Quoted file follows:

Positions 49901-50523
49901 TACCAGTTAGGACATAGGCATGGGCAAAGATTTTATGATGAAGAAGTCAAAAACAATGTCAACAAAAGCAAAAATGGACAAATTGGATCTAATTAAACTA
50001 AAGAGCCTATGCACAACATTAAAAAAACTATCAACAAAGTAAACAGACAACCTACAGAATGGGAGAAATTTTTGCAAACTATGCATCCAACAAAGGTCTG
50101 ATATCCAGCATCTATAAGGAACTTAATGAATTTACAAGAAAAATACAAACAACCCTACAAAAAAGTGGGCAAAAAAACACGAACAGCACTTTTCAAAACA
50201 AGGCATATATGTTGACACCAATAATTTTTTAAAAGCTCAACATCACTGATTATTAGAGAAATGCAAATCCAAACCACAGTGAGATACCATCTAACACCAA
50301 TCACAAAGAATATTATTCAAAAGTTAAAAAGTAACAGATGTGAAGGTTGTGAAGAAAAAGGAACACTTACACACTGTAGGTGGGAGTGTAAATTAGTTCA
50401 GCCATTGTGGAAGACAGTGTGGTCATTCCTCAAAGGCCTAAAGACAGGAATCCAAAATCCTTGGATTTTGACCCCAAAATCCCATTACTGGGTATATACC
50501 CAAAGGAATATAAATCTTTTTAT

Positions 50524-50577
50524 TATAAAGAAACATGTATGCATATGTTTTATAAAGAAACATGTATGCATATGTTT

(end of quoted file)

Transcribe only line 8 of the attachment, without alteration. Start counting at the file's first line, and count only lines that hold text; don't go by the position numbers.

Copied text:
50501 CAAAGGAATATAAATCTTTTTAT